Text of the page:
Ilavarasan, an Amador alum and young tech professional, impressed at our online candidate forum Sept. 3 with inspired ideas to address key issues like community inclusivity, police reform, affordable housing and COVID-19. But knowing about government and knowing how to govern are two very different things. We encourage Ilavarasan to seek a seat on the Planning Commission or another city body to gain necessary experience.
Turpel, a Pleasanton native and first-time candidate, did not participate in our forum and responded inconsistently to our comment requests so far. His stated campaign priorities are muddled at best, but more noticeable is an apparent lack of public engagement.
The final candidate, Ghanta, told us she needed to bow out of the campaign after qualifying for the ballot in order to focus on more important personal priorities than trying to be elected as mayor.
Pleasanton voters are lucky to have three really engaged candidates, two with good governance experience and one with the leadership presence needed to continue the city's strong record of accomplishments into the future.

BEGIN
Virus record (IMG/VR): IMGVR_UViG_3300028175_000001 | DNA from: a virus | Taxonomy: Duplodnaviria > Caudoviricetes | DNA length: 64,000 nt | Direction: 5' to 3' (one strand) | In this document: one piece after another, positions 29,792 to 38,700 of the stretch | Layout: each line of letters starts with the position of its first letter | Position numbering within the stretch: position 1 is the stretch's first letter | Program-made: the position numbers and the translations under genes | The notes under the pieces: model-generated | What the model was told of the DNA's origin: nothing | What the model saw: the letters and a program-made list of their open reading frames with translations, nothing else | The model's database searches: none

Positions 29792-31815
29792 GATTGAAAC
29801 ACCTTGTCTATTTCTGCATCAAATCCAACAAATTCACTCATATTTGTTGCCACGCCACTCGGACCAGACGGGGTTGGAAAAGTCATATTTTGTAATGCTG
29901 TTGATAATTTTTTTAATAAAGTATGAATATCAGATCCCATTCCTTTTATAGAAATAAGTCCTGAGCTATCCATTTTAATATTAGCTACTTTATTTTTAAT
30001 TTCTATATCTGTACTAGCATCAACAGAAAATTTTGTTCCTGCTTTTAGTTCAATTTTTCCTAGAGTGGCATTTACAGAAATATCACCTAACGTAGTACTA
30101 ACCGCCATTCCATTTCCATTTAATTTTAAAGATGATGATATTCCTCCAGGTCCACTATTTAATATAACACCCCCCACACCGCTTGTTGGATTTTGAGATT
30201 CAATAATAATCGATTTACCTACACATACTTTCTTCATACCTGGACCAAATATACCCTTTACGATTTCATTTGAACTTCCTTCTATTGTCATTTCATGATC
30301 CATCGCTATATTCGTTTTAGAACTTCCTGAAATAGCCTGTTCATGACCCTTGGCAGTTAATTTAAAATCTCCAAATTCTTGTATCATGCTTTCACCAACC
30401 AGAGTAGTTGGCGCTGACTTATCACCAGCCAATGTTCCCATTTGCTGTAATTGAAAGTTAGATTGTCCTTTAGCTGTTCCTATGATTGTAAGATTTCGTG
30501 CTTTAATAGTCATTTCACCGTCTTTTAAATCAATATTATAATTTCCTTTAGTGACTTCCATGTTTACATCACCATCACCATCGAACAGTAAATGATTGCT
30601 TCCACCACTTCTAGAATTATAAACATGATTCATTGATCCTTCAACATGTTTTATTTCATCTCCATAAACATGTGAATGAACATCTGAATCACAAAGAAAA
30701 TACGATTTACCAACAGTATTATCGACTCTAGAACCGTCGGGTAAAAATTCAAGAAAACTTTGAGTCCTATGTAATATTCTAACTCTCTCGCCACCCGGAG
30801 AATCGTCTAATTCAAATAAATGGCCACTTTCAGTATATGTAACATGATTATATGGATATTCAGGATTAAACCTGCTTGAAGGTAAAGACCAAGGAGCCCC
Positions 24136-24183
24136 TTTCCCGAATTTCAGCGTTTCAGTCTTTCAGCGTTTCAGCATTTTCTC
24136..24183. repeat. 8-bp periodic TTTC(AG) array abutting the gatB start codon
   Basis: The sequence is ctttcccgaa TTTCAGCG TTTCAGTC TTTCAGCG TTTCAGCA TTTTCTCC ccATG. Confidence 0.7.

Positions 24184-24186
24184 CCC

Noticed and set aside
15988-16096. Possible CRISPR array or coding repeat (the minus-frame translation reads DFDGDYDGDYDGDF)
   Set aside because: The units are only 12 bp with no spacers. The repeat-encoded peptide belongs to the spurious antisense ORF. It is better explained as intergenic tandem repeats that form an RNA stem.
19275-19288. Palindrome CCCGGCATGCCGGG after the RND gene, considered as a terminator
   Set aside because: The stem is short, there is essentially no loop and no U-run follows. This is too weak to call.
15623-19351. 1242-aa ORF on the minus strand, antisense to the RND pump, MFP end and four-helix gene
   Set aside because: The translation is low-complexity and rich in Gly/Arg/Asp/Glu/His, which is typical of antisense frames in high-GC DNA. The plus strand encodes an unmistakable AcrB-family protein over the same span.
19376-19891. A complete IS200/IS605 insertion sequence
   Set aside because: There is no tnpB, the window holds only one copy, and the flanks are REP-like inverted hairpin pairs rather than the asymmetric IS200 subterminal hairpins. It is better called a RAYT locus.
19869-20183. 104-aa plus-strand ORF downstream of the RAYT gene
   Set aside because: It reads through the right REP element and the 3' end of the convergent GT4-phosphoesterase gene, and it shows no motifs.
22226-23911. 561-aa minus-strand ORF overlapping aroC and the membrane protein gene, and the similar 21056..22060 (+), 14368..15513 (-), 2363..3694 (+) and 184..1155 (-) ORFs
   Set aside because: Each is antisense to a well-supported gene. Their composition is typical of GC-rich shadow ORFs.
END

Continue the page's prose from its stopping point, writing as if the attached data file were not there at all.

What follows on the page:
Jerry Pentin will be that mayor for Pleasanton.
Pleasanton City Council
There are seven challengers for two at-large positions open on the City Council (Pentin's and Karla Brown's seats): Nancy Allen, Valerie Arkin, Jack Balch, Randy Brown, Jarod Buna, Zarina Kiziloglu and Chiman Lee.
To navigate a crowded ballot, we encourage residents to use the guiding light of city service experience. Allen and Balch, both members of the Planning Commission, stand above the rest.
They have some similar campaign priorities and some in contrast, but we recognize it's important to have differing viewpoints on the dais -- especially when they have the experience to back them.
Allen, in her seventh year on the Planning Commission with time on multiple other committees and task forces, points to her civic and business leadership record, finance background, independence, and support for preserving downtown's small-town character as well as responsible and thoughtful growth policies citywide. She's been an inquisitive voice who commands the room on the Planning Commission, and we look forward to her bringing those attributes to the council.
Balch, a sitting planning commissioner who earlier served on the Parks and Recreation Commission, also cites fiscal sustainability as a priority on the council, along with promoting economic recovery, keeping neighborhoods safe and strengthening the city-school district partnership. He's been a thoughtful commissioner, asking smart questions and providing informed input to help improve individual projects and city planning policies, and we expect to see much the same on the main dais.
Pleasanton's is perhaps the most effective planning commission in the Tri-Valley, and that's in part because of the perspectives and decision-making styles of Allen and Balch. They've always prioritized positive outcomes for the betterment of the community, even if they didn't see eye to eye on some specifics. That approach will be invaluable on the City Council.